In keeping with a familiar pattern, Nuclear Regulatory Commission (NRC) Chairman Gregory Jaczko issued a press release in advance of the the official release of a damaging NRC Inspector General (IG) report about him. In my opinion, for what little it is worth, it is another example of his routine abuse of the power of his office. That report has not yet been made available to the public; we are at a significant disadvantage because we have not been able to read it so we could dispute his spin.
I signed up several months ago to the NRC’s notification service for Inspector General reports; I expect an email notification as soon as the report is released. That email has not yet arrived (as of 7:04 am EDT on June 27, 2012). I just checked the web site; it is not posted there either.
However, late yesterday afternoon, a friend sent me a copy of Jaczko’s June 26, 2012 press release that defended his job performance and claimed that the IG report exonerated him. Here is how that press release begins:
I have felt confident all along that my actions have been consistent with my responsibilities and authorities as Chairman, and certainly that there was no wrongdoing. This report underscores my belief. I appreciate the Inspector General’s independent investigation and am glad to put this behind us. The report raises nothing new of substance.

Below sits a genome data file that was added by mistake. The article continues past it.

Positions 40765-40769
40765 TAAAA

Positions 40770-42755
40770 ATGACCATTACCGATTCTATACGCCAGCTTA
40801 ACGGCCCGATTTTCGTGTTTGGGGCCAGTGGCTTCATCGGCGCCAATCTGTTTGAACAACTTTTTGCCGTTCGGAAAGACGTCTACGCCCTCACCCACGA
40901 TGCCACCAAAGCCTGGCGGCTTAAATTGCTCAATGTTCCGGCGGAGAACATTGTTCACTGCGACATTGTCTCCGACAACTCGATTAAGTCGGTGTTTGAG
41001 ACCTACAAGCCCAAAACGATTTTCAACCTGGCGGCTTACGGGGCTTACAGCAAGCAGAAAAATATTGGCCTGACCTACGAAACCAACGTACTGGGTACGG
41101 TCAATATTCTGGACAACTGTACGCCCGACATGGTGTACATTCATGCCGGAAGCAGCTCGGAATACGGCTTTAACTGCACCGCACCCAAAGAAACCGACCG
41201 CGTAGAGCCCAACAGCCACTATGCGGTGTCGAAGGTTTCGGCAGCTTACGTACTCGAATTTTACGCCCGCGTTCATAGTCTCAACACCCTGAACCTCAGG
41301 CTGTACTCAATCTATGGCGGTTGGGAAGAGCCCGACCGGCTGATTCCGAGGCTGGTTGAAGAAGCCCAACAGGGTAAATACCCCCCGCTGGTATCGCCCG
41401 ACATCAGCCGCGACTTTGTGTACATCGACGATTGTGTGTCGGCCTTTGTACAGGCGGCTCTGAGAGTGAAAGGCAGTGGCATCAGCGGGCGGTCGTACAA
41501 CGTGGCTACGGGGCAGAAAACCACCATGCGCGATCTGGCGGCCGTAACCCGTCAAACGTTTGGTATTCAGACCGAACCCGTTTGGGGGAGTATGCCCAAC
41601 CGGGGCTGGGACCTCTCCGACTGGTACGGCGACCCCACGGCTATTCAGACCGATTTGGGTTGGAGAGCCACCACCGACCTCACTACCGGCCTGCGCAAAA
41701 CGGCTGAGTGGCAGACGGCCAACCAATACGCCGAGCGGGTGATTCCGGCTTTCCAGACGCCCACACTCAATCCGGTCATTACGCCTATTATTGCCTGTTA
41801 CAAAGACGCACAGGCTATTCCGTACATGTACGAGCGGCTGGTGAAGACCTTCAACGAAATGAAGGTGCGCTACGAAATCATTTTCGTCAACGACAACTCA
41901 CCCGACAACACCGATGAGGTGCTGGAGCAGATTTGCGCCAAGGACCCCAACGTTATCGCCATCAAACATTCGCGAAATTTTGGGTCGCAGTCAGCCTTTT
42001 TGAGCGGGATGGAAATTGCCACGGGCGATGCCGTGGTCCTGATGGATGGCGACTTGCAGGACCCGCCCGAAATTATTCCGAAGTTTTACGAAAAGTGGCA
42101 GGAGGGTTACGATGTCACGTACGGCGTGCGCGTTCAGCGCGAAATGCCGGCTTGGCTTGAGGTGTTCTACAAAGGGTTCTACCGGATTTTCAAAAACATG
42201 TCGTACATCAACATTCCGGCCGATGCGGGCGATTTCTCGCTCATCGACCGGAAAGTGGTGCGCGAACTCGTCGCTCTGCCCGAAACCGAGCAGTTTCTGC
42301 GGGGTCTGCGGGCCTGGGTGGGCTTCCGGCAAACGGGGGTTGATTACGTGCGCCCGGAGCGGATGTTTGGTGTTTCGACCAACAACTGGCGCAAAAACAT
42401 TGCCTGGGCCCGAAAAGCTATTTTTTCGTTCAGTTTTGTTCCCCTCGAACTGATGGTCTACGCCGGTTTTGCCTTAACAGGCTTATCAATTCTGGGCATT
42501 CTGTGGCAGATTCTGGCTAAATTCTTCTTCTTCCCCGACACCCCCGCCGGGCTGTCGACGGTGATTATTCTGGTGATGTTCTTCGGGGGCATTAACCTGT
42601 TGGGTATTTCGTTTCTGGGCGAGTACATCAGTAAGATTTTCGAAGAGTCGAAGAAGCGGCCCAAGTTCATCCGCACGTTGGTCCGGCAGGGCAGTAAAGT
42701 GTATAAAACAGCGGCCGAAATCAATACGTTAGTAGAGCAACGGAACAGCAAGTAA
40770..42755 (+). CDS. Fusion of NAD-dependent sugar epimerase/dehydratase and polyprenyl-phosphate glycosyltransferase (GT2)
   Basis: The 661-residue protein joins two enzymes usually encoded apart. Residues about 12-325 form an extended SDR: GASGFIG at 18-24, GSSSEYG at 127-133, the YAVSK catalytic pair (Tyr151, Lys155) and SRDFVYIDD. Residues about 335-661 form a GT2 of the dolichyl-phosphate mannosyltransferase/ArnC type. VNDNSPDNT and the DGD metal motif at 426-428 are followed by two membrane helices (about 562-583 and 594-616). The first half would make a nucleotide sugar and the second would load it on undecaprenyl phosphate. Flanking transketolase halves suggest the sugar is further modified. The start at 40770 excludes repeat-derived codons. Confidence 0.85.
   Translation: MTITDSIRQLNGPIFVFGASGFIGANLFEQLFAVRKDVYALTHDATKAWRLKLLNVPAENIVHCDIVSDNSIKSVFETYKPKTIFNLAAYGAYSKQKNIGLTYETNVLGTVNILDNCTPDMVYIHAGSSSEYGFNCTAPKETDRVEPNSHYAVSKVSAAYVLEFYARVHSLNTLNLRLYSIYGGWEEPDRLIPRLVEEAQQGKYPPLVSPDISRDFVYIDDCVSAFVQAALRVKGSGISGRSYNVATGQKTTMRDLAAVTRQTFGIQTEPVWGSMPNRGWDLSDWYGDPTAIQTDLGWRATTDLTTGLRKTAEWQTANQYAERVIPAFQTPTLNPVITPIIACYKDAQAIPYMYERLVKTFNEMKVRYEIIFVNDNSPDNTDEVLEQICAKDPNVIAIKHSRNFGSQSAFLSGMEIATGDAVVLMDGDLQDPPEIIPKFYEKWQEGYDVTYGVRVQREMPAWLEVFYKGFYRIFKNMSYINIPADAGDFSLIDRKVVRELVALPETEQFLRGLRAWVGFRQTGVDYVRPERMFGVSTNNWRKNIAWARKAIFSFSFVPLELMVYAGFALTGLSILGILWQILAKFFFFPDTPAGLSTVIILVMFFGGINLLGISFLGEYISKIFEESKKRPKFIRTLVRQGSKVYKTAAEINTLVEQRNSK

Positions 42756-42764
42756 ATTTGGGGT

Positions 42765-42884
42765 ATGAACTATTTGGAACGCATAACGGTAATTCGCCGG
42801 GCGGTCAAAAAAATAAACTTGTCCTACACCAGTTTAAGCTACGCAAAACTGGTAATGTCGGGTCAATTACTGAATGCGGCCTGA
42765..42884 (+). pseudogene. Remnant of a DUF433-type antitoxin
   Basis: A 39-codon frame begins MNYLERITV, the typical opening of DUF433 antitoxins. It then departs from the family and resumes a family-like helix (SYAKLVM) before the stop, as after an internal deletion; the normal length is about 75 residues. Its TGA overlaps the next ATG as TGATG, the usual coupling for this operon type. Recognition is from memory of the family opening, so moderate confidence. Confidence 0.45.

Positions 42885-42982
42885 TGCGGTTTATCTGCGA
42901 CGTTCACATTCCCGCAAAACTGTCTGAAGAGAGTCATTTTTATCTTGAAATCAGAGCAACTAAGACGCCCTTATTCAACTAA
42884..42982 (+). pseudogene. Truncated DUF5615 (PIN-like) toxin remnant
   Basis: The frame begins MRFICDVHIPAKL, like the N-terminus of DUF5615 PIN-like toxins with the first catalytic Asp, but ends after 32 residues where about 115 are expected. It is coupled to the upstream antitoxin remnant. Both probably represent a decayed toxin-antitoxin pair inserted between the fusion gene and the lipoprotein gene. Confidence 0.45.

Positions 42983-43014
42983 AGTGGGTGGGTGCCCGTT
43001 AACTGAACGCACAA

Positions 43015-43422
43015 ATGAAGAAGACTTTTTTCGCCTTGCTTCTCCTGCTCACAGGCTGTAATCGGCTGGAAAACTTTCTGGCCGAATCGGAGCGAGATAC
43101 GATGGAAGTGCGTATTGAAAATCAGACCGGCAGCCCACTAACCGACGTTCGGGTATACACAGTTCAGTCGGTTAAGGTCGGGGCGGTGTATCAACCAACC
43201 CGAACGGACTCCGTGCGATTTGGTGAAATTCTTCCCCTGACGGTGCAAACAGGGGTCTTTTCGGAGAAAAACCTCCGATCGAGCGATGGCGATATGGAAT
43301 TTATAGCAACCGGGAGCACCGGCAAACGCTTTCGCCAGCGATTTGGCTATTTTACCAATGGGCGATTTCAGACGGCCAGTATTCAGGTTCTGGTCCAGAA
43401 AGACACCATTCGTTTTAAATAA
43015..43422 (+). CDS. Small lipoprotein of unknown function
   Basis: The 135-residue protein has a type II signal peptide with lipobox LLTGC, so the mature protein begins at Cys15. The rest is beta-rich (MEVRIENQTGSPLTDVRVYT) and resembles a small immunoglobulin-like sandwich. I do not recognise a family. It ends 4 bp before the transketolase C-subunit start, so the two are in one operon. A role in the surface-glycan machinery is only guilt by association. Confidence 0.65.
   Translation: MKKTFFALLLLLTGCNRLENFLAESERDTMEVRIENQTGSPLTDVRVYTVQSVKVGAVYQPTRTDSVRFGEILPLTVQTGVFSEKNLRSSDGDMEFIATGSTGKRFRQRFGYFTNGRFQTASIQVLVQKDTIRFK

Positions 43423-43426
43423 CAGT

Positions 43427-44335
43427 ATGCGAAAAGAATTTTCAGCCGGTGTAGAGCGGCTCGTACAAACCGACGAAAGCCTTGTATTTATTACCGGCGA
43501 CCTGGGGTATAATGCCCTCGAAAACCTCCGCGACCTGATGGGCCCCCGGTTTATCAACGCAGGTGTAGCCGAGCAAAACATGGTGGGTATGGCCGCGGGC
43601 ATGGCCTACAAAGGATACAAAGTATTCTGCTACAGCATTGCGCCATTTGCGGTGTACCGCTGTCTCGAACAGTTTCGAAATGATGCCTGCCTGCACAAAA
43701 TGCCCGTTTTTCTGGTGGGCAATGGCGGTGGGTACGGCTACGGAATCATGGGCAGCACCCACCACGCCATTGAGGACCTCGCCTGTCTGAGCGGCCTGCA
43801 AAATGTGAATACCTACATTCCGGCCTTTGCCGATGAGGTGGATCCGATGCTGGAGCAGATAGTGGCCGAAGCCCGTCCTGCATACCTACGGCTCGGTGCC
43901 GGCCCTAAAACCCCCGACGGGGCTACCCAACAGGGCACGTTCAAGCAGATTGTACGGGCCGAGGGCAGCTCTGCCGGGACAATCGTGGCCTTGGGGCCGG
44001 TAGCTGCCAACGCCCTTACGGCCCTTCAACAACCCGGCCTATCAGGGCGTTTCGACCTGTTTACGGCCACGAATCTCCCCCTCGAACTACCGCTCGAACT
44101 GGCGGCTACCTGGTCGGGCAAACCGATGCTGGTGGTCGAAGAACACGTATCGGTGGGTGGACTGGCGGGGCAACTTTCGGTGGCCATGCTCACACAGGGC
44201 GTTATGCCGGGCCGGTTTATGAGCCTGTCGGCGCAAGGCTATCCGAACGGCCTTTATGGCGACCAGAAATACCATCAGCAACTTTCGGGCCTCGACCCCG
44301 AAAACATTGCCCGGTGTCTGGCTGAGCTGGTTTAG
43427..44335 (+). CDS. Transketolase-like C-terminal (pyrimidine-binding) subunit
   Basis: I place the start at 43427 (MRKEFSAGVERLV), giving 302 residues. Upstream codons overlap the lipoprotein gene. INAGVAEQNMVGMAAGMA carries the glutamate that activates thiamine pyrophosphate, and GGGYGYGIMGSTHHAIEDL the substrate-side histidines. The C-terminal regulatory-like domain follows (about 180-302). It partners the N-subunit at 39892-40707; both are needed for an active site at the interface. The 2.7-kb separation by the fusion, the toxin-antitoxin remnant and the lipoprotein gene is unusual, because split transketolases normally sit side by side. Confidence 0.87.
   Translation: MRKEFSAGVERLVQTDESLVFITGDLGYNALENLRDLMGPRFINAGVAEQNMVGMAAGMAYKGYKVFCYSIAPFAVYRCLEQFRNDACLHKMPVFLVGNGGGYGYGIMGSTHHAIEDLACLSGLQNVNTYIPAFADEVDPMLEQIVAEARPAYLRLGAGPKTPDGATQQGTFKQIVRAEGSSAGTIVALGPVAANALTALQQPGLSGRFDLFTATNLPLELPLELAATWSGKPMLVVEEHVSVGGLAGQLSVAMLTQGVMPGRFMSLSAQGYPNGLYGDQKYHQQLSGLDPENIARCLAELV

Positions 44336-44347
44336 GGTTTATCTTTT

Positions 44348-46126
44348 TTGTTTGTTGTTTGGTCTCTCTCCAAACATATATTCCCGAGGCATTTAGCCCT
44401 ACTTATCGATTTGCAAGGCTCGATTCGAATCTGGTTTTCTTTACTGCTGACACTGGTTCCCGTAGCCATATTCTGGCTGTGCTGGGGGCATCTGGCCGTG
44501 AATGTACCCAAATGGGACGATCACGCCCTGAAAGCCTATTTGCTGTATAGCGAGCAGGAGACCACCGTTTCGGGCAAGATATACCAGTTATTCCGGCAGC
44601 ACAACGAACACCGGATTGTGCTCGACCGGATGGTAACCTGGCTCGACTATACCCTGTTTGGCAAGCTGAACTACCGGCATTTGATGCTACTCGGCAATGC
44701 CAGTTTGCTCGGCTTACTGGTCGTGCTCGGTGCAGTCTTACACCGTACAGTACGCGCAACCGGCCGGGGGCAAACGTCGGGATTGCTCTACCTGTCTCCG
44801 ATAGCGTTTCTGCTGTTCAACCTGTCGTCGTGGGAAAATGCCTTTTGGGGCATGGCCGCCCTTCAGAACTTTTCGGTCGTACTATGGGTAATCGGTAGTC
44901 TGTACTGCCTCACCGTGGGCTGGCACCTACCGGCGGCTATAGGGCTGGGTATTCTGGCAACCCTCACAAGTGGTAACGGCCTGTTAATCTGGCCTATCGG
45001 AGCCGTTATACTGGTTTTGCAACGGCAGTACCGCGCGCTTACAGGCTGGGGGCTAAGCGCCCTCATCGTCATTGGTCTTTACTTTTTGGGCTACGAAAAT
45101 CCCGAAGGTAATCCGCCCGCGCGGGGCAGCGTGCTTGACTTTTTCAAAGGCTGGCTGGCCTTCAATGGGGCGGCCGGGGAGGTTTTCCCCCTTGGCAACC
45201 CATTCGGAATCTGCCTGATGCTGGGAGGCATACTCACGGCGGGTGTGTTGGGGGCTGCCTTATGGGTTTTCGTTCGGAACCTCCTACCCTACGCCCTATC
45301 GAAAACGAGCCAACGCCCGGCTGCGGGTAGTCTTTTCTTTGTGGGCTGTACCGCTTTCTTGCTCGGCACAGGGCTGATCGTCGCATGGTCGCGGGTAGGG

Not surprisingly, the Associated Press (AP), which has demonstrated a pattern of antinuclear reporting – ex: the series of reports last summer on nuclear power plant safety, which some of us noticed were pretty shoddy – apparently received an advance copy of the report. Establishment publications like New York Times, the Washington Post and the Wall Street Journal have also apparently had a chance to glance at the report.
I’m going to hold my fire until I get a chance to read the report and see what the IG really said. For some odd reason, I think that Jaczko’s version is going to be “inconsistent” with the facts that the report presents.
There is one fairly certain thing – I do not believe the new reports that say that Jaczko has not faced any disciplinary action for workplace transgressions that violated US government regulations. Do you believe that he just woke up one day in May and decided to resign from his powerful position without any reason or push from his boss?
I was an “inside the Beltway” kind of guy for far too long to believe that line of political rhetoric. Jaczko was fired – oops, the politically correct lingo is “asked to resign” – because he was a lousy boss. He acted like an insecure leader because he was overwhelmed by the competent professionals that surrounded him. He was embattled because he was trying to execute marching orders that conflicted with their knowledge of the law and their deep understanding of the technology for which their agency is responsible.
I’ll have more after the report is actually available for “the rest of us.”